Battery groups charge towards greener production and recycling

International industry groups have signed a binding memorandum of cooperation to improve global health, safety and environmental performance in the lead battery supply chain

Industry associations have joined together to advance the environmentally-responsible production and recycling of lead batteries around the world.

The International Lead Association, Battery Council International, European battery association EUROBAT and the Association of Battery Recyclers have signed a binding memorandum of cooperation to improve global health, safety and environmental performance in the supply chain of lead acid batteries.

The initiative aims to boost ongoing efforts to improve battery recycling in developing countries, where regulations and industry safety standards are often “inadequate, non-existent or ineffectively enforced”.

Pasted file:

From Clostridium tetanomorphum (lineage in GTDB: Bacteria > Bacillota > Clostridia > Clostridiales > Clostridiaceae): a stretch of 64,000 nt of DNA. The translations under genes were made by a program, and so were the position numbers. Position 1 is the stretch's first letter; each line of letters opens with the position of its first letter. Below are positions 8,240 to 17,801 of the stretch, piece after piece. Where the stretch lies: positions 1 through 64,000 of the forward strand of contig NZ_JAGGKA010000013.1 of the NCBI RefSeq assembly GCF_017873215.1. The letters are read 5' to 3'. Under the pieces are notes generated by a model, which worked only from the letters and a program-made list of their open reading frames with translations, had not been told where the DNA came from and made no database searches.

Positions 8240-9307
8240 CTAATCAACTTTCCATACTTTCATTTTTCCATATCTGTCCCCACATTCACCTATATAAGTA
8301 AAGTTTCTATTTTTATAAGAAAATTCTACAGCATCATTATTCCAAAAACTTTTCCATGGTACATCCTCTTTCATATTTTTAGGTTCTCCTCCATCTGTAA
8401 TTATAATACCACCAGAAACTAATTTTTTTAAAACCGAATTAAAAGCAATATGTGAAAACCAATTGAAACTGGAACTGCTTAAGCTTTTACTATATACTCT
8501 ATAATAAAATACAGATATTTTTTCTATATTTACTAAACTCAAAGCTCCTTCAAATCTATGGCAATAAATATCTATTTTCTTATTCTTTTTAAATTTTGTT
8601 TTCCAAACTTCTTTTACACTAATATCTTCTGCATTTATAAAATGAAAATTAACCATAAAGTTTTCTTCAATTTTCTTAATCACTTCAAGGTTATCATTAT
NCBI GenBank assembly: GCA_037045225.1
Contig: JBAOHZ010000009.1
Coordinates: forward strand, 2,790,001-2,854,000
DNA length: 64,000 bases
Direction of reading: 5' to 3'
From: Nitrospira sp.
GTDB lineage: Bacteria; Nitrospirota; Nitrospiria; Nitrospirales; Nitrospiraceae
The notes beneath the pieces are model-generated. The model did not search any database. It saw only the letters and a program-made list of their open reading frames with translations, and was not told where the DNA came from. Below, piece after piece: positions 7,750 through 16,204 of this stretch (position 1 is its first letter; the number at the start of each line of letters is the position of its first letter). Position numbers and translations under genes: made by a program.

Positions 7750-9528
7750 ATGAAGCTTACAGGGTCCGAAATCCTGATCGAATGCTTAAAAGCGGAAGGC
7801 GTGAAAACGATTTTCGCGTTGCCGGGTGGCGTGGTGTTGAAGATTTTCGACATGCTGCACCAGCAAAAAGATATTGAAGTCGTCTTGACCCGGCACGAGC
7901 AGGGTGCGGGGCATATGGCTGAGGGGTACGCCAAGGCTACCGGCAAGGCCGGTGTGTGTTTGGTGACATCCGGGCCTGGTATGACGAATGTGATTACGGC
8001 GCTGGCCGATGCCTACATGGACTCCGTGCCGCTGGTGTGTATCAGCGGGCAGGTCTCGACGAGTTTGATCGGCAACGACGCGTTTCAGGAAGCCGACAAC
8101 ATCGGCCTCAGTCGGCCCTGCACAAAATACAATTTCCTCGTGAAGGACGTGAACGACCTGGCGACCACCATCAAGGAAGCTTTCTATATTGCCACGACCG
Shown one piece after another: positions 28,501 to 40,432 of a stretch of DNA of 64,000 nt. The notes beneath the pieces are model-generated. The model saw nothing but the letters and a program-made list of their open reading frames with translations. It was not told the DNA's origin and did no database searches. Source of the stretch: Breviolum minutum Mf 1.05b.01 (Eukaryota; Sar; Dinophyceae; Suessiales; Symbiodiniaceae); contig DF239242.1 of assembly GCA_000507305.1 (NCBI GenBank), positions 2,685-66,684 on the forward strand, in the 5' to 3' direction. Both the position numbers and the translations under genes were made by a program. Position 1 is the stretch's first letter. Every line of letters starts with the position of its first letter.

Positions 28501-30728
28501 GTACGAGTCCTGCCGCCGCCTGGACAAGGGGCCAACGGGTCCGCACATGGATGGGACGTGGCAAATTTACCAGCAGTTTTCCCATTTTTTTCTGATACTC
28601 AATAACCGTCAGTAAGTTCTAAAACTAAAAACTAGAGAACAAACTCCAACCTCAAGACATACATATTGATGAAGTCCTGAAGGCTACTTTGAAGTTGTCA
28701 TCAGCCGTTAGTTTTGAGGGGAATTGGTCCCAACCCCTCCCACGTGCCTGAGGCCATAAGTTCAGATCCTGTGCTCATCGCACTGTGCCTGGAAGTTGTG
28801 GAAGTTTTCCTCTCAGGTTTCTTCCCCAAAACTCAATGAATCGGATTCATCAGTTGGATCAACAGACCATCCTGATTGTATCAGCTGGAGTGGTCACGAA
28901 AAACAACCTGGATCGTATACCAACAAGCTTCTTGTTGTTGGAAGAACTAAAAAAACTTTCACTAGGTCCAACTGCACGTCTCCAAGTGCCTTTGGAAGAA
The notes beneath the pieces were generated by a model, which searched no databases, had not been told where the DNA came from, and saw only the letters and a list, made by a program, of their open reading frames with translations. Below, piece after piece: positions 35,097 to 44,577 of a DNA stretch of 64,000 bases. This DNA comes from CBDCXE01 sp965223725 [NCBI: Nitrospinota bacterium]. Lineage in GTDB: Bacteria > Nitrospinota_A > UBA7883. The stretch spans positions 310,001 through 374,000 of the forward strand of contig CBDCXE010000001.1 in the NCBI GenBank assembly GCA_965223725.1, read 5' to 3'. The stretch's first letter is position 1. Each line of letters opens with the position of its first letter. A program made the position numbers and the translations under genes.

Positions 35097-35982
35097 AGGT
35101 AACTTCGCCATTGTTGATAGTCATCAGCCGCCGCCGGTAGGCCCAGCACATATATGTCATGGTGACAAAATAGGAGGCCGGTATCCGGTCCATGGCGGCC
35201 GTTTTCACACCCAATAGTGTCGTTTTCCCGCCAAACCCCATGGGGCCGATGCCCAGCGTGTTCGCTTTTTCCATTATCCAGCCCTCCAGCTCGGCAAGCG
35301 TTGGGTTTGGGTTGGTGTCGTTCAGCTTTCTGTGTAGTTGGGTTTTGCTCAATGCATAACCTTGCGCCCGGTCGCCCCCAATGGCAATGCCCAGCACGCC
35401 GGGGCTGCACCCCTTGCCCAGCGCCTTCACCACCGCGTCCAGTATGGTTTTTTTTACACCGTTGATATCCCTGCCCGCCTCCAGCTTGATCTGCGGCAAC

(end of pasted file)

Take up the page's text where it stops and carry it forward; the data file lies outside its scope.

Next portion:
The organisations involved note it is important to solve these issues before spiking global battery demand potentially leads to an increase in poor recycling measures – as global energy storage demand is set to increase 13-fold by 2024, poor recycling measures still being carried out by this time could have far-reaching environmental consequences.

They plan to promote responsible sourcing of materials, prevent recyclers who fail to ensure public health and the environment are protected from sending material to the market, encourage continuous improvement in the environmental and safety performance of businesses and work towards a system of market-driven battery collection at the end-of life stage.

The groups also aim to share best practice, provide support to improve health and environmental standards in low and middle-income countries and enhance transparency by reporting progress to interested stakeholders.

Battery Council International Executive Vice President Kevin Moran said: “We want to ensure that manufacturing and recycling of lead batteries worldwide meet standards that protect human health and the environment.

“There must be an end to the dangerous and inappropriate use of substandard recycling operations but this will take time and will require a coordinated effort involving multiple stakeholders.”

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